Most Active Stories
- Paducah Officials Stay Quiet as Alleged BBQ Festival, Store Violations Come to Light
- Eastern Oregon University President Bob Davies is One of Two Presidential Finalists
- Weather Related Closings
- [Update] NWS: Significant Ice Threat... Strong Winds... Possible Prolonged Power Outages
- Weather Related Closings for Tuesday, March 4
Wed October 31, 2012
MetroSafe: Fire Injures Workers at Derailment Site
By Joseph Lord
Update: At least two contract workers will be transported to a hospital Wednesday after a fire near the wreckage site of the train derailment in southwestern Jefferson County, said a spokeswoman for Louisville-Jefferson County EMA/MetroSafe.
The fire did not happen in the wrecked cars that contain dangerous materials, said Jody Duncan, the MetroSafe spokeswoman. It's unclear whether the workers were injured, and unknown how serious any injuries may be.
It's also unclear if the incident will affect plans to stabilize two cars containing hydrogen fluoride.
Earlier: A new shelter-in-place warning and Level-3 Hazmat situation will likely be ordered Wednesday near the site of a train derailment in southwestern Jefferson County as a precaution, because contractor are planning to stabilize two cars containing the dangerous chemical hydrogen fluoride.
The shelter-in-place warning may cover as many as five miles, said Doug Hamilton, the executive director of Louisville-Jefferson County EMA/MetroSafe.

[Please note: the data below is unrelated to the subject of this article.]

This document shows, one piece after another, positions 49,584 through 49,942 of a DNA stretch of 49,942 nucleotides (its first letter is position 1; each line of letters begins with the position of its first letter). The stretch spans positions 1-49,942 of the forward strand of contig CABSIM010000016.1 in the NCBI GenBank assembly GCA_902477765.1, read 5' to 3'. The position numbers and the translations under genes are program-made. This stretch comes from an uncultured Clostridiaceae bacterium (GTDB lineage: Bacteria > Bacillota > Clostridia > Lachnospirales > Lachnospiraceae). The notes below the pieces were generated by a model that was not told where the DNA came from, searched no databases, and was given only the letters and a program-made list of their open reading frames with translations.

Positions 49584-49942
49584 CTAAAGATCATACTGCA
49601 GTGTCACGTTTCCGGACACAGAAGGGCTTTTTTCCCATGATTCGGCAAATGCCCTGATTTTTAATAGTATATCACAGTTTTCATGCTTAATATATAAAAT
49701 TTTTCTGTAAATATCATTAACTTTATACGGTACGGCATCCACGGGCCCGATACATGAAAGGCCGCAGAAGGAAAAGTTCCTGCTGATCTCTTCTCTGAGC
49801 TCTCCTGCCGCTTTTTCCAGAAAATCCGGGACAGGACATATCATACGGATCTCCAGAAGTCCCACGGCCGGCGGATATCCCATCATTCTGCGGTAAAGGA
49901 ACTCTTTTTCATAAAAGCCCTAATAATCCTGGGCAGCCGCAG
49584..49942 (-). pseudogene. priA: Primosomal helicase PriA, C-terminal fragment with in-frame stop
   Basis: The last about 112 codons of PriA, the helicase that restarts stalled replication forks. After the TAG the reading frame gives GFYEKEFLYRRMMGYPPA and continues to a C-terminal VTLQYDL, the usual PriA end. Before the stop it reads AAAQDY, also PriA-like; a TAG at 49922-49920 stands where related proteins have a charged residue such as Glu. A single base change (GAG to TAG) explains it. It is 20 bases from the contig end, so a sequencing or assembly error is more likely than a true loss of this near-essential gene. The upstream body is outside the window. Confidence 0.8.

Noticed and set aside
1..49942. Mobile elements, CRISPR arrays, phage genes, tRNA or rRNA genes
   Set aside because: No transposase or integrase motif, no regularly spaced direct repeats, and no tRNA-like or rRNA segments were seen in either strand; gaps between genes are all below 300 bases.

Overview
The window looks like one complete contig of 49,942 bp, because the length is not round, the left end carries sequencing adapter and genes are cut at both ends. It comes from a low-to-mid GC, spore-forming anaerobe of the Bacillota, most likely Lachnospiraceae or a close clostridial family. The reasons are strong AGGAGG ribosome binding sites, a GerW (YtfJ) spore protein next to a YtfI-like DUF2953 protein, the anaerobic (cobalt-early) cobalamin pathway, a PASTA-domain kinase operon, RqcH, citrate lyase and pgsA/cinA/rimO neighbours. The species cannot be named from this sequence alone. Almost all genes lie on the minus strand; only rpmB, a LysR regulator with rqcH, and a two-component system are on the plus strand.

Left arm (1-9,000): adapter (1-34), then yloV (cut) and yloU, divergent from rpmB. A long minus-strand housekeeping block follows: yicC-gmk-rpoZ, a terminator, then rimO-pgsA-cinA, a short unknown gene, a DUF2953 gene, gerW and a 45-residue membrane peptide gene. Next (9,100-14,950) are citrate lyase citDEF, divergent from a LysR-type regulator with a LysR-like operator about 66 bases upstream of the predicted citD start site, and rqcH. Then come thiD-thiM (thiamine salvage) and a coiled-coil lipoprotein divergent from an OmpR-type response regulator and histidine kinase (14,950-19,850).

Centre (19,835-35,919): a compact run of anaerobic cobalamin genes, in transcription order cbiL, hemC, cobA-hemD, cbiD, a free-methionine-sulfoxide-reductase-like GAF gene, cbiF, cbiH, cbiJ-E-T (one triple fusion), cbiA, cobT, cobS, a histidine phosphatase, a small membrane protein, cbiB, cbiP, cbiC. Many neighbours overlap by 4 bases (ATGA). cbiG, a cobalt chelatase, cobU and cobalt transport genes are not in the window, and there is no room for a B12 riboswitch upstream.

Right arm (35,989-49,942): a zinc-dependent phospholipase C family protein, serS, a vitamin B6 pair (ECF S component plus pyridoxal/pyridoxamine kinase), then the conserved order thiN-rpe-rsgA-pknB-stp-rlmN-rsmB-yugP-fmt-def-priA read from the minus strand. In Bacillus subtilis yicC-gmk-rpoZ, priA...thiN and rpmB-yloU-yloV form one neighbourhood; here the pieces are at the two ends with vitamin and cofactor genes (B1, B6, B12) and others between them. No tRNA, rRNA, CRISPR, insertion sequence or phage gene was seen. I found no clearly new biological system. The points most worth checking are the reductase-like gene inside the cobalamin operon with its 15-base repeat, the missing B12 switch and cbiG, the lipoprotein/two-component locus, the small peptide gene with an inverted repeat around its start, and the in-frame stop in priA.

Two cars in the wreckage from the Monday morning derailment contain hydrogen fluoride, Hamilton said. Authorities believe that the hydrogen fluoride did not leak.
But contractors aren't certain how the wrecked cars will hold up when they're stabilized -- leading to the precautionary emergency measures, Hamilton said.
"We do not know where the damage may be," he said of the cars.
Of hydrogen fluoride, the Centers for Disease Control and Prevention said:
Breathing hydrogen fluoride can burn lung tissue and cause swelling and fluid accumulation in the lungs (pulmonary edema). Skin contact with hydrogen fluoride may cause severe burns that develop after several hours and form skin ulcers.
The evacuation of homes near the derailment is still in place.
The workers will move the two cars containing hydrogen fluoride from a ravine and place them upright, Hamilton said. Off-loading the hydrogen chemical should not pose the same risks as moving the cars. About 75 people are at the derailment site working on the clean-up; R.J. Corman Railroad Group is the contractor.
An emergency response bus from Louisville Metro Emergency Medical Services will also be at the site for what Hamilton called "an abundance of caution."
Louisville area hospitals will be notified that the work is being done, so they can prepare for potential patients suffering hydrogen fluoride exposure, Hamilton said.